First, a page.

Is anyone else making a basement into a playroom? We have a finished portion of our basement that we have decided to use as a combination Craft Room and Play Room. I have slowly been transforming the room from a plain white box that was used as a storage area into a fun bright and inspiring environment. One of the first projects tackled were these magnetic boards. One is a magnetic chalkboard (right) and one is just a magnetic board (left).
These were an important component to the room because I knew that I wanted some type of vertical work surface where children could play. Vertical work surfaces are wonderful tools in helping children develop many of the skills needed for school and learning, such as fine motor skills, visual motor skills and shoulder strength and stability. The occupational therapist in my past used these surfaces all of the time as tools to secretly work on skills and children didn’t even realize it! (That is one of the tricks of being a pediatric therapist – tricking your patients into doing work when they think they are just having fun :-))
Eliana having fun painting but also working on visual motor, fine motor and
shoulder strengthening while crafting on her vertical work surfaces!
Unlike the other DIY Chalkboards I have made, these are also magnetic, which is great because so many children’s toys have magnets and can be used on these: magnetic letters, numbers, gears, animals, the list goes on and on! They were very easy to make and cost less than $20 dollars/each. Best of all, as with all DIY projects, you can make them to fit your space!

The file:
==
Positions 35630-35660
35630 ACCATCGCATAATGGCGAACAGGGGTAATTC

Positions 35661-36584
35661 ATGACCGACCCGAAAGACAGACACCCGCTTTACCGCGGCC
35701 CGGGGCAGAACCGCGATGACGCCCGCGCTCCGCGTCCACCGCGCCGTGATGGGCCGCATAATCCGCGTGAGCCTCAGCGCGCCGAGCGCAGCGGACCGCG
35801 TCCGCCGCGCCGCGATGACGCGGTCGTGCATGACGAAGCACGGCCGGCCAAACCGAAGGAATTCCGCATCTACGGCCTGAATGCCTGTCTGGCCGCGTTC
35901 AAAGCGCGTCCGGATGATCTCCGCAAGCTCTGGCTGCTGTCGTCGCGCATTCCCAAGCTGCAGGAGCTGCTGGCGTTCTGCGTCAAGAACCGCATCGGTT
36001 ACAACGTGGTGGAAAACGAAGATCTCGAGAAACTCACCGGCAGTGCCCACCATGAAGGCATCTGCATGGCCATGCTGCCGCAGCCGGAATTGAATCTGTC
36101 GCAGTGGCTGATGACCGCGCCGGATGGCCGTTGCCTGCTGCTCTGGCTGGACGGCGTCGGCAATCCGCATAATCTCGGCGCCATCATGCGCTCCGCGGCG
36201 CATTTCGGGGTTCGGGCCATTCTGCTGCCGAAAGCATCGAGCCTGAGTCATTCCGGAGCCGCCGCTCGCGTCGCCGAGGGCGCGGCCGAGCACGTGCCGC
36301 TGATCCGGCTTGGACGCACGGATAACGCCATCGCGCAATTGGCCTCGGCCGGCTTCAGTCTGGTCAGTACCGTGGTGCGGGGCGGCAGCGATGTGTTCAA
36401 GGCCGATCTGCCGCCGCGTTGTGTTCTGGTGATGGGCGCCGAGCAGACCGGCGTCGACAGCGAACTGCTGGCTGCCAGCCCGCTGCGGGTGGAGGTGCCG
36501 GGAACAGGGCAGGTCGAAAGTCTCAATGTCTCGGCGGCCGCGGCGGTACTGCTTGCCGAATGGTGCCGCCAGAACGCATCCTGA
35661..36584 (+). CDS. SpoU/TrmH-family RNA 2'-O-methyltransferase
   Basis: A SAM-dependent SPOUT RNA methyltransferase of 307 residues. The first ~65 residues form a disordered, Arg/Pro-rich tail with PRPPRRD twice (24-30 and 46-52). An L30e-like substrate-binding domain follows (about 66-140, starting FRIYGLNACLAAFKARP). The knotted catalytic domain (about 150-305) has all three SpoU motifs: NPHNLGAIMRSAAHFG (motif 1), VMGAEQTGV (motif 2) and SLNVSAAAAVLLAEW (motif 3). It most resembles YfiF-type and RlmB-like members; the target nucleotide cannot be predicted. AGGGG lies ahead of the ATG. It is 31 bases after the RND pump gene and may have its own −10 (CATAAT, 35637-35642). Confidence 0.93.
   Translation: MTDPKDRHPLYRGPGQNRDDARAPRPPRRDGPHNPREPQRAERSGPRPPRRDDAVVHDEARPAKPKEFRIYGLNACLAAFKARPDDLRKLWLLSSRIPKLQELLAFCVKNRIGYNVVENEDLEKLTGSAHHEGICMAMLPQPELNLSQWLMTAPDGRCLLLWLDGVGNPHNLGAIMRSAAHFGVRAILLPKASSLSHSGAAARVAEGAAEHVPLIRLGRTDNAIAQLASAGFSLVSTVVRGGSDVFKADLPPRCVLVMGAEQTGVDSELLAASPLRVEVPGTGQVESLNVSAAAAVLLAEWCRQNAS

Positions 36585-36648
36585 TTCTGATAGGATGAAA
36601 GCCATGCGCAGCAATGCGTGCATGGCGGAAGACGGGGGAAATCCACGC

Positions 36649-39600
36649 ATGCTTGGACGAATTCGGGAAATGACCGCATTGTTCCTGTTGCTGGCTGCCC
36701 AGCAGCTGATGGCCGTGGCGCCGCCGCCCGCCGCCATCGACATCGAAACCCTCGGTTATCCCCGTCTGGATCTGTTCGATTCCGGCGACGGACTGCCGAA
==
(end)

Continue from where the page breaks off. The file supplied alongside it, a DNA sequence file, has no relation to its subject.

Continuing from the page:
How We Made Our Vertical Work Surfaces: 1 Magnetic Board & 1 Magnetic Chalkboard
- Sheet Metal
- Chalkboard Spray Paint
- Color of Your Choice Spray Paint (we used yellow)
- Construction Adhesive
- 1×3 MDF trim boards
I found a piece of sheet metal that came in 24″x 36″ sections. I bought two of these and glued them onto a piece of plywood that I had cut to 29″ x 41″. You want the piece of plywood to be bigger than your sheet metal so that you can glue your 1×3 MDF boards onto to it for your trim.
This is how the sheet metal came packaged:
I cut the trim boards and dry fitted them while my weights (i.e. books) were holding the sheet metal to the plywood as the construction adhesive dried. I bought pre-primed white MDF trim boards (below left). I then spray painted the MDF boards yellow and glued them to the plywood (below right).
One board finished with a few magnetic letters stuck to it.
For the second board I followed the same steps for the first board with the exception of spray painting the sheet metal with chalkboard paint prior to glueing it onto the plywood. Below is the second board in progress:
In this photo the sheet metal has been spray painted with chalkboard paint and has
been glued to the plywood. One piece of trim has been added to the bottom.
To hang these to the wall I used decorative mirror rosettes to disguise the screws. The screws were visible because they went through the mirror rosette then through the sheet metal and plywood and finally into the wall (into a stud or anchor). I wanted these to fit flush against the wall with no wiggle room at all. The idea was that they almost become part of the wall so that if a child decides to hang from them (which would be hard because you can’t get your fingers behind them to hold on to them) they wouldn’t fall. The mirror rosettes were found at a home improvement store:
We accessorized our boards and also made them into easels using kitchen accessories from Ikea so that we could maximize the space and keep our magnets and art supplies organized.
Have you tried making a chalkboard with chalkboard spray paint? It is one of my favorite products – I have used it so many times!
Is anyone else trying to transform a white box room into an inspiring playroom? We have lots of plans for this room including a reading nook and an indoor swing!